Initially skeptical of shifting into an entirely new genre, Henriksen recalls, “I remember my mother telling me ‘Go see the world, Thomas, go join the band. What’s the worst thing that can happen?’” Once back on U.S. soil, the seeds of stardom firmly planted, he realized he needed to move to LA. And so, with a 1982 blue Camaro and $1,500 in his pocket, he drove out to the west coast with ‘a pipe dream.’

Alice Cooper 1
Alice Cooper

The Dream Weaver

Once in LA, Henriksen met Jeff Pilson of Dokken at The Rainbow, leading to his joining the band War & Peace. Around 1990-91, he landed auditions for Ozzy Osbourne and David Lee Roth in quick succession, both of whom rejected him because they didn’t approve of his long, flowing locks.

This ultimately inspired him to chop his hair and start a punk band, Parade of Losers (P.O.L.), where he signed a deal with Giant Records. Their song “Stupid,” inspired by an ex-girlfriend’s playful teasing, became an alt rock hit, leading to a spot on The Jon Stewart Show, as well as a slot touring with Bush.

“Til we got kicked off,” he laughs. “Cause I was cursing too much. I was just crazy back then, you know. I was always cursing and yelling and fighting people, and just being like, you know…like a dumbass ignorant Long Island guy.” He collapses in hysterics, recalling that period of time. “Cause you know, like, when you grow up around here, you don’t know anything, you know what I mean? And I’m not saying Long Island…but when you’re in this Long Island thing, man, you get out of it and you think everyone’s like you. And no one’s like that!”

The tour, and his brief punk rock career, seemingly over, Henriksen opted to sell his equipment and take the $10,000 banked to hole up in an apartment with his buddy Louis Marciano on Sunset Boulevard and Sierra Bonita, determined to pour all his energy into songwriting for as long as the funds would last.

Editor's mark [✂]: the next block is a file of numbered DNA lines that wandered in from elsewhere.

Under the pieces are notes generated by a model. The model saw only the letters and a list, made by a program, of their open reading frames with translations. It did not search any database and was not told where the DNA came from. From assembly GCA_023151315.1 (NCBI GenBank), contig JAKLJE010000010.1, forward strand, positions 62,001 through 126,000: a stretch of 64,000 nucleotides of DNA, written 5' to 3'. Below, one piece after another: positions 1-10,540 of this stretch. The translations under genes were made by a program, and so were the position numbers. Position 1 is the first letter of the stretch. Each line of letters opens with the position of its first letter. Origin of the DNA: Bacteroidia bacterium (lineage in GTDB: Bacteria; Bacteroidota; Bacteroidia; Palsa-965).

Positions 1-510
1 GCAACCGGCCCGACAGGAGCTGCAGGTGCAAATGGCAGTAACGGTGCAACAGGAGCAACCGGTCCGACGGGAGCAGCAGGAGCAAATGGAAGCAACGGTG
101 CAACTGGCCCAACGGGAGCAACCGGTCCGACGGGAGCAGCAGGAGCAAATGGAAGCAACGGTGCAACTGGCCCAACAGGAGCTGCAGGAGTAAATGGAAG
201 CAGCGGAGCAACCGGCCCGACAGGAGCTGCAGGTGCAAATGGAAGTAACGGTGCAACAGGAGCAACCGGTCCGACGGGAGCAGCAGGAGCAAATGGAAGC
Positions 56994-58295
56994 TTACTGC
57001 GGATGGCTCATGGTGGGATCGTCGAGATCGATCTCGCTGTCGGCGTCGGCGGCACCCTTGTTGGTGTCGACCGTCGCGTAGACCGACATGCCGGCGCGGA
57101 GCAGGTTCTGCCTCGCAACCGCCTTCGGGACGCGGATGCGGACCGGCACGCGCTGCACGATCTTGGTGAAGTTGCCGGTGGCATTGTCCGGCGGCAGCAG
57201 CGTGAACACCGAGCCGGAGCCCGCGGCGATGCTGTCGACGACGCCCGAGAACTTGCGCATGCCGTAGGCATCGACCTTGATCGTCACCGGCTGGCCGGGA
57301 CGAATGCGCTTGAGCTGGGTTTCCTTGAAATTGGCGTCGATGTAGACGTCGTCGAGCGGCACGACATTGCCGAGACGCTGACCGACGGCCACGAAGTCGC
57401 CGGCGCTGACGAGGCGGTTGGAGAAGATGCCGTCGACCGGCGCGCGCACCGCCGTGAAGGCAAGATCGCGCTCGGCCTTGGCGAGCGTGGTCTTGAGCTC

Thanks to a steady diet of Bumble Bee canned tuna (with mustard) and ramen noodles—and furnishings highlighted by a milk crate with a television—nearly a year and a half passed. “We’d be playing Playstation and look at each other like, ‘We’re such losers, man! Look at us! What the fuck are we gonna do??’”

But it wasn’t a complete loss, as Henriksen channeled his creative energy—and some inner soul searching picked up during a brief stint in therapy—into crafting songs reminiscent of Peter Gabriel and Bruce Springsteen. Eventually, Marciano headed back to New York, while Henriksen waited for the sheriff to kick him out.

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Johnny Depp

Fortune, Fame & Fate

It was at this point that a bit of good fortune smiled upon him, as Pilson—set to head out on tour once again—called to ask if Henriksen would watch his house. Once he played him some of his latest demos, it became clear that a new musical direction was beckoning. 

But in the meantime, he needed money. Henriksen picked up a gig working as a runner for Alice Cooper’s band, earning $50 a day to do everything from carry future bandmate Ryan Roxie’s bags to odd errands. This turned out to be quite temporary—one week to be exact—before he had a falling out with a disrespectful member of the camp.